Saturday, October 13

Up-Close Aircraft Day

Saturday, October 13th


WWI Army Air Corps Trainer

11 a.m. to 3 p.m.


This month’s “Up-Close Aircraft Day” featured aircraft will be the Curtiss JN-4 “Jenny,” a single-engine training aircraft used by the U.S. military in the late 1910s and 1920s. The JN-4 was widely used during World War I to train beginning U.S. Army Air Corps pilots. Guests will have the opportunity to tour this aircraft from 11 a.m. and 3 p.m. At 11 a.m. and 1 p.m., families with young children are invited to create their very own “Airplane” in a participatory craft-making session. And at 12 noon and again at 2 p.m., an illustrated presentation by George Konrad will highlight the JN-4 Jenny aircraft. 

The approximately 30-minute presentation will be followed by a Q&A session. George Konrad is an amateur military historian, and has lectured many times, on aerospace and military subjects. He served for twenty years in the Auxiliary of the US Air Force, as an Aerospace Education officer, and was also search and rescue mission qualified. Having received his love of flying from his father, a WWI pilot, George hopes to pass these feelings on to his audience.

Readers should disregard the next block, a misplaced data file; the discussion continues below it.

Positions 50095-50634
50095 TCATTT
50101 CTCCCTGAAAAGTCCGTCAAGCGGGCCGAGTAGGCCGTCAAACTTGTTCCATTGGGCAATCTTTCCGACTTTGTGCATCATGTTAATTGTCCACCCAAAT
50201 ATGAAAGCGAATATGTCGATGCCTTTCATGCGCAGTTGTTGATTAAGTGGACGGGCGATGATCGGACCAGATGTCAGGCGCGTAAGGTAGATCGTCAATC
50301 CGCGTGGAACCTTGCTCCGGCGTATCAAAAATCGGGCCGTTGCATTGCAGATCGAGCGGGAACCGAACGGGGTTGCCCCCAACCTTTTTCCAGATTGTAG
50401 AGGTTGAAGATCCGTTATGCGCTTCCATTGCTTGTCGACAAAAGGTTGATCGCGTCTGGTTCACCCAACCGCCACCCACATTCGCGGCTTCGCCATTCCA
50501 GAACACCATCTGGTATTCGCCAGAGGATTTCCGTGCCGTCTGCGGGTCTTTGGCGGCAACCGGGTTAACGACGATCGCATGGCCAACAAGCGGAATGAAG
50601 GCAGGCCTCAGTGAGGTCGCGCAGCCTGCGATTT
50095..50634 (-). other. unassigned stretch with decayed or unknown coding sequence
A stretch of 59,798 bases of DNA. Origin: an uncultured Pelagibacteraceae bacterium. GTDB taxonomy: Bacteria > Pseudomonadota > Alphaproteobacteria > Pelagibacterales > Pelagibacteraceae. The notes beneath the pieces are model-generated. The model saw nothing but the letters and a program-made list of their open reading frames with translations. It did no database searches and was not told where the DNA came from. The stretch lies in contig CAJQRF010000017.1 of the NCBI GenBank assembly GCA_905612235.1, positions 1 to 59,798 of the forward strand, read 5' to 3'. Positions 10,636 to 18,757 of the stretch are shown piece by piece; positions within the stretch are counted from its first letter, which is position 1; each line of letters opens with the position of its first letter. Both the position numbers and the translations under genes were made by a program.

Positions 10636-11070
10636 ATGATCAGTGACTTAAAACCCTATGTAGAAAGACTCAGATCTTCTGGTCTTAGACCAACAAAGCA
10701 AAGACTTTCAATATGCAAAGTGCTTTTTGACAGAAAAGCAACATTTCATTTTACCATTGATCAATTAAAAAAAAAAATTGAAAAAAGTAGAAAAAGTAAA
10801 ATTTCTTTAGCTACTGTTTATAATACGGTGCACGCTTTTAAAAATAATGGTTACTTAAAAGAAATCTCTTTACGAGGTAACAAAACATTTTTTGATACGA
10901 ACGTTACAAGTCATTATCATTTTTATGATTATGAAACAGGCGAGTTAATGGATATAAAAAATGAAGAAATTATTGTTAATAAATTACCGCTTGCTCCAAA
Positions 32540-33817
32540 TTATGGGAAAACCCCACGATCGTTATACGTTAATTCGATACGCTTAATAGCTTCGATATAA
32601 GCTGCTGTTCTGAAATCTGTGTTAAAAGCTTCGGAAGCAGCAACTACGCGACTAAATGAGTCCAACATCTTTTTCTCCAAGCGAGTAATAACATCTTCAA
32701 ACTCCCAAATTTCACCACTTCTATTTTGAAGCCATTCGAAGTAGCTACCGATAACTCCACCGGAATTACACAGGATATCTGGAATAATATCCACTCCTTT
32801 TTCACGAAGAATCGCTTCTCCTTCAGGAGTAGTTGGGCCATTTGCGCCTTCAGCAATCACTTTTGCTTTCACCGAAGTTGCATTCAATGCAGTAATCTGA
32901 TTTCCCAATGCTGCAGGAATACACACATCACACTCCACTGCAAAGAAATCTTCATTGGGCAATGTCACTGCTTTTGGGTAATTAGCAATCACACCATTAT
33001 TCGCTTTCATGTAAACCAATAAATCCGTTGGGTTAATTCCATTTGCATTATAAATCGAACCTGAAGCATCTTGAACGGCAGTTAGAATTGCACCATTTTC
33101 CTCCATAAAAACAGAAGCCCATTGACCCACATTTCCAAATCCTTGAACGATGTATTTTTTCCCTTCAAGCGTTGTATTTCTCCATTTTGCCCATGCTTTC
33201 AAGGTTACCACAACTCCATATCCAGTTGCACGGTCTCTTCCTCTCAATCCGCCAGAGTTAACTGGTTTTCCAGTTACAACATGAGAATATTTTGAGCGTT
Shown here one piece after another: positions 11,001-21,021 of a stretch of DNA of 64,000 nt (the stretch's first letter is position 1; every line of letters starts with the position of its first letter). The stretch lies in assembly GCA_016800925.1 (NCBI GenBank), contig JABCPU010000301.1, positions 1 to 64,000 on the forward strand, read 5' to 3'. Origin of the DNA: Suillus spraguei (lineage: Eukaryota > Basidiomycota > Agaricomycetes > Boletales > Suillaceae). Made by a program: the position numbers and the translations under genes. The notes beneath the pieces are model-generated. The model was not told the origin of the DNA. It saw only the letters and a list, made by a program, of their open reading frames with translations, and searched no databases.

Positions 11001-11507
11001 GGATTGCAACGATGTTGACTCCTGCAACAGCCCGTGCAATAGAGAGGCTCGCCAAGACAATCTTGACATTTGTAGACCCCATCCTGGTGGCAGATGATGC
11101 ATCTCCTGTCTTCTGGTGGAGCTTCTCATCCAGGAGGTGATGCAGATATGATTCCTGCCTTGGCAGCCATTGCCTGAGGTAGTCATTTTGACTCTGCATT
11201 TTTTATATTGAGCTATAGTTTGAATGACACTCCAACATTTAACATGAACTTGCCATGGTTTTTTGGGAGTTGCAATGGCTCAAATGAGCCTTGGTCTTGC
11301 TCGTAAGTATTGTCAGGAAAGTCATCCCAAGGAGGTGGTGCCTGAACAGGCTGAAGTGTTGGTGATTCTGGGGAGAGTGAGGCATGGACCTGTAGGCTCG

The day’s featured aircraft is an especially fitting one for the Up-Close Aircraft Day program. Nicknamed the “Jenny” as a derivation from its official JN designation, this aircraft was a twin-seat (student in front of instructor), dual-control biplane. Its top speed of 75 mph, service ceiling of 6,500 feet and outstanding maneuverability made it ideal for initial pilot training. Quite possibly North America's most famous World War I aircraft, some 95 percent of all U.S. military aviation trainees during “The Great War” are estimated to have trained on a Curtiss JN-4. With deployment limited to North American military bases (including some in Canada), none saw combat service during the WWI.